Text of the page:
Towards the end of the war, two large shortwave stations were constructed in California; NBC at Dixon and CBS at Delano. Interestingly, the OWI QSL cards identifying these two stations showed a double callsign on each card; KNBA-KNBC and KNBI-KNBX for NBC Dixon and KCBA-KCBF for CBS Delano. In these circumstances each pair of transmitters was tied together with parallel programming. There was also a separate transmitter at Delano, KCBR, with its own separate QSL card.
As far as is known, this above list contains all of the known California Red, White and Blue QSL cards. If any additional Red, White and Blue QSL cards were to turn up unexpectedly with an additional shortwave callsign, that would indeed be a new revelation of interesting radio history.
Australian Shortwave Callsigns VLM
The Australian shortwave callsign VLM was initially applied to a passenger/cargo ship in service with the Union Steamship Company of New Zealand. The ship was the Moeraki and it was launched in Scotland on July 9, 1902.
The Moeraki plied across the Tasman Sea between New Zealand and Australia, and it also served as a troop carrier for New Zealand army personnel who were taken to Samoa for their attack against the German colony there in 1914. The ship was ultimately sold to Japan in 1932, and it was broken up in Osaka during the following year.
A shipping list in 1914 shows the callsign VLM with the Moeraki, which call they retained until 1927 when the official radio prefix for New Zealand was changed from V to Z. That was the first usage of the callsign VLM.
The second usage of the callsign VLM began on July 5, 1931 when a new 20 kW shortwave transmitter at the AWA center near Pennant Hills in Sydney Australia was taken into service. When Australia Calling, the forerunner for Radio Australia, was inaugurated on December 20, 1939, transmitter VLM was taken into service under a new callsign VLQ2. However, when in use for international communication, the old call VLM was still retained. That station was closed in 1956.
When plans were laid for a major new shortwave station for Radio Australia at Shepparton in Victoria, three transmitters were envisaged, two at 100 kW and one at 50 kW. It is suggested that originally the projected 50 kW transmitter would be designated as VLM. However, when the lone RCA 50 kW transmitter from the United States was installed in 1944, the call was instead VLC.
Beginning in 1949 and over a period of almost 20 years, four different shortwave transmitters were installed at the Bald Hills radio station, a few miles north of Brisbane in Queensland. The first transmitter installed was a temporary 200 watt and it was taken into service under the callsign VLM, the third usage of this call.
Subsequently, when the first of three additional STC transmitters at 10 kW each were installed, the 200 watt unit was removed and the new unit took the call VLM. Ultimately, the three 10 kW transmitters were each on the air in rotation for the ABC's VLQ and VLM regional shortwave service. This station VLM, along with VLQ also, was closed on December 17, 1993.
The next usage of the callsign VLM occurred down in the Antarctic. The American base at Wilkes in Antarctica was abandoned in 1958 and some of the structures and equipment were taken over for a new Australian base at nearby Casey. The Casey Base is directly south of Perth in Western Australia.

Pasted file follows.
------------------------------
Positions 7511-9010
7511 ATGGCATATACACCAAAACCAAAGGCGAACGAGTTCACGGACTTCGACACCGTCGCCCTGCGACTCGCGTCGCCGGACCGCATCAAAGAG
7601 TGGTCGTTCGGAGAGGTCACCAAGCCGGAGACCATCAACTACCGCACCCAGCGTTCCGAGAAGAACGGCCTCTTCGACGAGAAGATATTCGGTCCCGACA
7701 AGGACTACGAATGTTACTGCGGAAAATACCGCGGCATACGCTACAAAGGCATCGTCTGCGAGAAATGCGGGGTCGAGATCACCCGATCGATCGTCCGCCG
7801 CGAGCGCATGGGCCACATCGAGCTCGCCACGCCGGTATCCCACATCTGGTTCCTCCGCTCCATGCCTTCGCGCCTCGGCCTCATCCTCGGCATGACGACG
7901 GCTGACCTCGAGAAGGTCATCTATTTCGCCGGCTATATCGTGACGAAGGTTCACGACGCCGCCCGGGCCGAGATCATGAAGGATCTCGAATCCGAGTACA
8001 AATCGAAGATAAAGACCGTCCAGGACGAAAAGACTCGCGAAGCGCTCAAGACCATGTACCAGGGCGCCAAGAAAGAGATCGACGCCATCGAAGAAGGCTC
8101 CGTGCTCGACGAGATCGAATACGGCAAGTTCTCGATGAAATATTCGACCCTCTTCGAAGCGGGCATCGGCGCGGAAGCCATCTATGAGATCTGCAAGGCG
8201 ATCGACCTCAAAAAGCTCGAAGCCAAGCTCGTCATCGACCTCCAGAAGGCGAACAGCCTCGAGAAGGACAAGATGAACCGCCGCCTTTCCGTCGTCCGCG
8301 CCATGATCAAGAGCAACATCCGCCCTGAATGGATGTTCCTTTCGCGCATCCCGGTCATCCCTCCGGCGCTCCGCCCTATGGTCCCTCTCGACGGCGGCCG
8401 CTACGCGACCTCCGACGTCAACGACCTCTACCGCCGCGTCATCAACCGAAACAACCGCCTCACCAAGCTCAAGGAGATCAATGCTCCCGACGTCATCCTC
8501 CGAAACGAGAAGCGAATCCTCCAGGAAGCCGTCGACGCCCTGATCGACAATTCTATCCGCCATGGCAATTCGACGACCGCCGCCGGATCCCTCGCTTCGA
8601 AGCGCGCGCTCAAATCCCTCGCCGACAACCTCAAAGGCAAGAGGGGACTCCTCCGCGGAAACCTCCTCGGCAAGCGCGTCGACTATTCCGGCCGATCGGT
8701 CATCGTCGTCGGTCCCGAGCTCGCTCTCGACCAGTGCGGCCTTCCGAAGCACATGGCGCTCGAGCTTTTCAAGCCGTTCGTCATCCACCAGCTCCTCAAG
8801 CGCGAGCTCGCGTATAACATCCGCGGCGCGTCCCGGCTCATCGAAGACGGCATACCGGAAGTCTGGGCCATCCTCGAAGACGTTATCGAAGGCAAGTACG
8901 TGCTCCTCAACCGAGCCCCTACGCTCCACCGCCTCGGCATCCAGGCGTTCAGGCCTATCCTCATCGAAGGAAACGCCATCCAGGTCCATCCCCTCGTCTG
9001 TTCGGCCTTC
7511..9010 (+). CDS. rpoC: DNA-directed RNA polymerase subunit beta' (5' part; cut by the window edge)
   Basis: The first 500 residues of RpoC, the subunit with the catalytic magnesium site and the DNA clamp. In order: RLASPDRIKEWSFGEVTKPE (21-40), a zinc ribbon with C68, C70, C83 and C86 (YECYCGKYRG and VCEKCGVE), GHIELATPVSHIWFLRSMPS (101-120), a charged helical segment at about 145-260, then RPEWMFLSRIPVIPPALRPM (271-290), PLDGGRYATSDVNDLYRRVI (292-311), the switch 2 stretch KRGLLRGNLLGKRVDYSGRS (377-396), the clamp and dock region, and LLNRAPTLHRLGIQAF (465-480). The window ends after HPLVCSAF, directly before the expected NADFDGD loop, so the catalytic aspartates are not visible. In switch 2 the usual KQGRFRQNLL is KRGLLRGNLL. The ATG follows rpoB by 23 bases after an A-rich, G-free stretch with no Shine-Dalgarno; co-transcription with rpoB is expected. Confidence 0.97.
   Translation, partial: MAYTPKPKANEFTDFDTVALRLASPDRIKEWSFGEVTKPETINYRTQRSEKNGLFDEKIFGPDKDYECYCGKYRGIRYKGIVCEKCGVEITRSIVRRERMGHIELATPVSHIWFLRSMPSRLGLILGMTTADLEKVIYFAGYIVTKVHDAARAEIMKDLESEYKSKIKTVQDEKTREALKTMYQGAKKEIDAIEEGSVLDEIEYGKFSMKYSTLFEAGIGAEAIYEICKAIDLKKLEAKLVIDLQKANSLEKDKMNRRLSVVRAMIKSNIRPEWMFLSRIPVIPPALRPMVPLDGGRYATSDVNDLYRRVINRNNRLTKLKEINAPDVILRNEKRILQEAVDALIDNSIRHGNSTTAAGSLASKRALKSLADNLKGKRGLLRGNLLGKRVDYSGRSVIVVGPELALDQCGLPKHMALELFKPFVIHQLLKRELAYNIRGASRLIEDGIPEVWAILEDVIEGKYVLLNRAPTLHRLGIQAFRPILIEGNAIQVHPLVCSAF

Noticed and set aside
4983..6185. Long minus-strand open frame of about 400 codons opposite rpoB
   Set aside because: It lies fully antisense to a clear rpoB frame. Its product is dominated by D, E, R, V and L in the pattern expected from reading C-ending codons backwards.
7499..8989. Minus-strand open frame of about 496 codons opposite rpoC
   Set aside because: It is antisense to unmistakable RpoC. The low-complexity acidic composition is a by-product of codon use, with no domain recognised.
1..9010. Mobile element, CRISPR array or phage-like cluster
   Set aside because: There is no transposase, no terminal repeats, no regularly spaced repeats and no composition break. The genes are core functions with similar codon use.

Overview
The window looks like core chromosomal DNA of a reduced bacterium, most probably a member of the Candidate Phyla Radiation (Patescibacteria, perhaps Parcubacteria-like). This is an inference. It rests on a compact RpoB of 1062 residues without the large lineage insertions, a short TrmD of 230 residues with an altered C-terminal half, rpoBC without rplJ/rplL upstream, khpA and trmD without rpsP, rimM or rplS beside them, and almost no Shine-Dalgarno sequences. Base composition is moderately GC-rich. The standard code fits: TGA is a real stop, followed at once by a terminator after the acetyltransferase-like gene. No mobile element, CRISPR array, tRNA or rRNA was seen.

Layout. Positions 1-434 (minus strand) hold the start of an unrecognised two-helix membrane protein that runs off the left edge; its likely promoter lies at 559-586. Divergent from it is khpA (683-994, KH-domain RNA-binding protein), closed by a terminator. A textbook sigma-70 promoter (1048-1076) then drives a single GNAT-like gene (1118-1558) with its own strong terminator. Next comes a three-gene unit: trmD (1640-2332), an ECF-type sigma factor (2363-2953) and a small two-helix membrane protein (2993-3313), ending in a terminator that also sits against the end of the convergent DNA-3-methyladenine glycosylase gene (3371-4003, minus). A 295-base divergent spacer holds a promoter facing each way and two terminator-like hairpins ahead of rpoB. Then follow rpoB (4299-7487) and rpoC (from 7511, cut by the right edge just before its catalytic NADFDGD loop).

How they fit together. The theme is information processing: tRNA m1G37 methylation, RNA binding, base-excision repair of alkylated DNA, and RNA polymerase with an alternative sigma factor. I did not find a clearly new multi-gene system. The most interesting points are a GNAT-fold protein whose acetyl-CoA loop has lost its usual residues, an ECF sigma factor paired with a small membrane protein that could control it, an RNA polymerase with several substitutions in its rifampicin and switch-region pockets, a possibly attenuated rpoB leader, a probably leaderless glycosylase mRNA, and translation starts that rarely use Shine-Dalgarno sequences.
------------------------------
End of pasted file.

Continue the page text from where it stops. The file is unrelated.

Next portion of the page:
A radio station hut at American Wilkes was completed three years later (1961) and then it was transferred to Australian Casey three years later again (1964). Subsequently, radio telex equipment was installed, and a communication service was opened with Sydney in Australia.
However, in the meantime, a new Casey Base was under construction less than a mile distant and a new 1 kW Dansk transmitter from Denmark was installed into a new building. The allotted callsign for this communication transmitter was VLM, and again it was in use for telex communication with Sydney.
International radio monitors noted this VLM transmitter on 7470 kHz at night and on 11455 kHz during the day. However, Casey Base was closed in 2006 and that was the end of the Antarctic usage of the callsign VLM.
And finally regarding the Australian shortwave callsign VLM, we note that the Radio Australia shortwave station at Cox Peninsula, across the bay from Darwin, was officially opened on September 5, 1971. Three program lines were opened between Melbourne and Darwin and these were designated with the line callsigns VLK, VLL and VLM.
However, as a backup for the relays to Darwin, three different transmitters at Lyndhurst carried the VLM program relay at various times, and these were: a 5 kW SSB single side band transmitter manufactured by STC, a regular 10 kW broadcast transmitter, and a 30 kW SSB transmitter that had previously been in use with the ABC at Wanneroo in Western Australia.
In addition, the VLM service was at times also conveyed to Darwin via a 100 kW transmitter located at Shepparton. Then, when the Darwin station was disabled by Cyclone Tracy during the Christmas season in 1974, the VLM service was transferred to Shepparton.
However, after the so-called temporary relay station at Carnarvon in Western Australia was opened, the VLM service was transferred again from Shepparton to Carnarvon beginning May 6, 1984. Initially the 250 kW transmitter at Carnarvon carried the VLM service, though subsequently the VLM service was transferred to the 100 kW transmitter. Backup for the VLM program service was continuously available via a 30 kW SSB transmitter located at Lyndhurst in Victoria.
When Carnarvon was closed in 1996, some of the VLM programming was returned back to a transmitter located at Shepparton.
Unfortunately, as we are all painfully aware, Radio Australia no longer exists and their last major shortwave station, at Shepparton in Victoria, is still up for sale.